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CAT achieved 91% disposal rate in 5 years, more than UPA’s rule: Jitendra Singh


NEW DELHI: Union minister Jitendra Singh on Saturday said the Central Administrative Tribunal, which adjudicates government employees service matters, has achieved a disposal rate of over 91 per cent in five years.

He said the higher disposal rate was achieved from 2015 to 2019 under the Narendra Modi government, while it was around 89 per cent from 2010 to 2014 during the United Progressive Alliance (UPA) regime.

Central Administrative Tribunal (CAT) achieved a disposal rate of around 91 per cent in five years and there continues to be a steady rise in the disposal of cases, said Singh, the Minister of State for Personnel.

He said the Modi government is committed to transparency and justice for all , and the people-friendly reforms taken in the last eight years have benefitted the entire country.

The minister was speaking during a meeting with newly appointed chairman of CAT, Justice Ranjit Vasantrao More, who had called on Singh and discussed the modalities to achieve most zero pendency of cases as mandated by Prime Minister Narendra Modi, according to a statement by the Personnel Ministry.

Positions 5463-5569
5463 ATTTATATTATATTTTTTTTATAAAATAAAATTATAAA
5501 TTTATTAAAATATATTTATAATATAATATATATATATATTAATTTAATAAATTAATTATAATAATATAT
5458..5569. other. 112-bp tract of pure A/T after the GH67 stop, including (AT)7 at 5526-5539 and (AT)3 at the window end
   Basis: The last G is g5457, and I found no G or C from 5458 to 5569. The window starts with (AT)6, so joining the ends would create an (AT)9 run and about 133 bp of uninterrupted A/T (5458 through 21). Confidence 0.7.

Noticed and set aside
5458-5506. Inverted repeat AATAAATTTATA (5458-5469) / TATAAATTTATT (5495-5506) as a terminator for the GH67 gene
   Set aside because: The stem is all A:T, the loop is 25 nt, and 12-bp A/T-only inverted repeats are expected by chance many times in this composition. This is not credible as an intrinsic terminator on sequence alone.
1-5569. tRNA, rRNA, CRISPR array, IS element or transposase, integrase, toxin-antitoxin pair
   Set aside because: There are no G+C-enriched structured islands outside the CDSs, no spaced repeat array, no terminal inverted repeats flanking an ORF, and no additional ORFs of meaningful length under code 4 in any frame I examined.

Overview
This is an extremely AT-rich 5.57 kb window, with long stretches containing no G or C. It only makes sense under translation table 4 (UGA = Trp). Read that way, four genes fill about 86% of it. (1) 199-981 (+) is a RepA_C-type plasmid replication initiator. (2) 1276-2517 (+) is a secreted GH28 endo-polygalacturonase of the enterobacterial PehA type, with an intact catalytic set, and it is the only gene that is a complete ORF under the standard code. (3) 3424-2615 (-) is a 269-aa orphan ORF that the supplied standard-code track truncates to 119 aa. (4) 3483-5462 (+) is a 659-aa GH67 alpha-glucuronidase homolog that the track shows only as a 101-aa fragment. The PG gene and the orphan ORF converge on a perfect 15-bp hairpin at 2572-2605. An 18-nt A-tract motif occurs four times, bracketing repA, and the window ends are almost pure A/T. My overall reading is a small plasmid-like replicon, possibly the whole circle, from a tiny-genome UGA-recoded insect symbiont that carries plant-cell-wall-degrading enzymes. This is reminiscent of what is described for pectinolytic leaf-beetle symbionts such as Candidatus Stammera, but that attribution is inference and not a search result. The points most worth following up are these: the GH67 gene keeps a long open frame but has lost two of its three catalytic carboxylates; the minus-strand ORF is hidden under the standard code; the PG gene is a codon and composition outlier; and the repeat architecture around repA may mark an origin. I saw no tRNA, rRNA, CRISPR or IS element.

The minister said despite the crippling effects of COVID-19, CAT benches tried their best to dispose of cases through online mechanisms.

During the pandemic situation in 2020 and 2021, a total of 55,567 cases were instituted.

Despite the adverse situation, about 30,011 cases were disposed of, with a disposal percentage of 54, the statement said.

In 2021, the disposal rate was 58.6 per cent and this was despite the fact that around 18,845 old pending cases of Jammu and Kashmir High Court were transferred to the Jammu bench of CAT, it said.

On measures to strengthen CAT, Singh said recommendations of the search-cum-selection committee (SCSC) have been received in respect of 33 members and a proposal in this regard has been submitted for seeking the approval of the competent authority.

CAT has 19 regular benches, 17 of which operate at the principal seats of high courts and the remaining two at Jaipur and Lucknow.

CAT has a sanctioned strength of 70 members, including chairman (35 judicial and 35 administrative members).

According to the Tribunal Rules, 2021, the chairman can be either judicial member or administrative member. At present, CAT chairman is from the judicial stream.

Selection of members in CAT could not be done earlier due to various ongoing court cases in Supreme Court/high courts challenging the Act/rules governing the appointment of members of tribunals, the statement said. Hence, the selection process could be initiated only after notification of the Tribunal Reforms Act, 2021 and rules made there-under, it added. (PTI)

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